Conversations with Let's Talk counselors are confidential, with a few very rare exceptions. Counselors may need to share information in an emergency when there is an immediate threat of harm to self or others. Counselors are required by law to report when a minor, elderly person, or someone otherwise incapacitated and unable to act on his/her own behalf is being abused. Let's Talk counselors keep brief written notes of their contacts with students, and in the event that there is an emergency or a student is referred to UMM Student Counseling, other Student Counseling staff may see these notes. Finally, these notes can be released in the unlikely event of a court order.

We don't want anything to be a barrier to students accessing help. If you have further questions about confidentiality, we encourage you to discuss them with a Let's Talk counselor or contact UMM Student Counseling.


Let’s Talk Counselor

Jeanne Williamson

  • Senior Clinical Counselor
  • LICSW
  • MSW, University of Minnesota
  • B.A., Concordia College

Jeanne Williamson

Contact

Services

  • Days in Office: Mondays and Wednesdays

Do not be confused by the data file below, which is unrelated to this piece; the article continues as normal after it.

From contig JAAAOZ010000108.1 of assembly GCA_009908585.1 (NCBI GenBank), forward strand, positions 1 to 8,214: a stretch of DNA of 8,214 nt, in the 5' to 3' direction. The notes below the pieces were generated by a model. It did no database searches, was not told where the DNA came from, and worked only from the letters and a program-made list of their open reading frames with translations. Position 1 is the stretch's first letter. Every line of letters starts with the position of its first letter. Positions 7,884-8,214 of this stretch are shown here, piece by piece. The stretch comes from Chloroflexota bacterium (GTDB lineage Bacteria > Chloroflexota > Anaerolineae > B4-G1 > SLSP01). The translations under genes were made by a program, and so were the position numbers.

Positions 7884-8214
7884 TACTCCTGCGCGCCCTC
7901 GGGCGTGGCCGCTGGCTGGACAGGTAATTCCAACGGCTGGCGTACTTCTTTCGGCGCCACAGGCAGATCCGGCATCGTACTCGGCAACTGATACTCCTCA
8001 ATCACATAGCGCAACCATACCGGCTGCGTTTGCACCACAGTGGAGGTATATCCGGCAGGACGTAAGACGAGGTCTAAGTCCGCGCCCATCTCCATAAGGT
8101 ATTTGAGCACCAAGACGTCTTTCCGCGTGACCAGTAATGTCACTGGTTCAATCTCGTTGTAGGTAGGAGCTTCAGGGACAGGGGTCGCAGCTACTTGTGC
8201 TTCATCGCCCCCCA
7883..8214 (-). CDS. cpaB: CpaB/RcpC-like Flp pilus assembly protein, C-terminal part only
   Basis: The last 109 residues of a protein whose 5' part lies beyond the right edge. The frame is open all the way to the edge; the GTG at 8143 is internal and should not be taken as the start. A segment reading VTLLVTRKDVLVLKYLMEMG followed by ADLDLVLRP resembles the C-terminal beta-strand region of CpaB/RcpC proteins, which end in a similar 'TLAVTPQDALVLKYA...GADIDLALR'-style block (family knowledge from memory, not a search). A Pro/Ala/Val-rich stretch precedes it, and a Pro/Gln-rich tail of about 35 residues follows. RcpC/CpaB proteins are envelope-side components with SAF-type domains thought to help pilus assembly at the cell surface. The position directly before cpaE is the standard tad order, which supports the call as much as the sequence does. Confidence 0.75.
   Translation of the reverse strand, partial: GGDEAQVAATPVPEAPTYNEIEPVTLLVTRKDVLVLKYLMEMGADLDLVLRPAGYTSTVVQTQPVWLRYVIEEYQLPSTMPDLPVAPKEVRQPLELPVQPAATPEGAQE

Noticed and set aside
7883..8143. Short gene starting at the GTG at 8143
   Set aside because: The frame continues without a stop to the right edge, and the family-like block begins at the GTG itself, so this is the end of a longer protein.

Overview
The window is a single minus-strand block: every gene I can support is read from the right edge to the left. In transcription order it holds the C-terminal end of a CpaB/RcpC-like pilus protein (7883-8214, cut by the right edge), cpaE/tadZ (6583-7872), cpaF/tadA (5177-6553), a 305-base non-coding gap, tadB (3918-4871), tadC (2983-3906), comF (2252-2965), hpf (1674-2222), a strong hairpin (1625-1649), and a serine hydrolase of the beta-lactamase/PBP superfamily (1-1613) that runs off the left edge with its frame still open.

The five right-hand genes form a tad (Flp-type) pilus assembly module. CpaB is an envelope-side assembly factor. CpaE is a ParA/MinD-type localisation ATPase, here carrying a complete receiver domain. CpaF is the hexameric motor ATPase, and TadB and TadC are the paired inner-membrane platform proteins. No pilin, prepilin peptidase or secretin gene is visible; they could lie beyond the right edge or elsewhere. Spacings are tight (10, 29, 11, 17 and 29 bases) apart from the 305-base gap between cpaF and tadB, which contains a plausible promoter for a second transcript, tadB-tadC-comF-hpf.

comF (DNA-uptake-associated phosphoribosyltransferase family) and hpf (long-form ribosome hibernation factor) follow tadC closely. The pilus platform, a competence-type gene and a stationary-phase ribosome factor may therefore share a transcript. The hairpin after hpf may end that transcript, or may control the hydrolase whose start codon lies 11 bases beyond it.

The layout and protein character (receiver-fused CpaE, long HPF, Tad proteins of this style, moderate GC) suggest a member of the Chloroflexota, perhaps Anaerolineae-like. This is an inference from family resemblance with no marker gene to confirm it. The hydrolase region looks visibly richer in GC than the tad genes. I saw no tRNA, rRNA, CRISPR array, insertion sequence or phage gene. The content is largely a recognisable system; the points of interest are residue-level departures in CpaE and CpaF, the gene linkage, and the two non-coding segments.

Education/Interests

Jeanne has been at UMM Student Counseling since 2014. Jeanne started working in the mental health field in 2006 and has worked in a variety of settings including inpatient, intensive outpatient and outpatient settings as a social worker, therapist and supervisor. Jeanne believes in meeting students where they are at and that developing a connection with individuals is the cornerstone to work in the mental health field. Jeanne uses an eclectic approach to therapy which includes cognitive behavioral therapy, narrative therapy and mindfulness. Jeanne also has experience in teaching mind/body skills including mindfulness and meditation and is a registered yoga teacher. She specializes in group work and leads a Depression/Anxiety psychotherapy group at UMM each semester.


The Let's Talk program at UMM is based in part on the Let's Talk program at Cornell University. With permission, some of the material describing this program has been duplicated from the Cornell University Let's Talk website.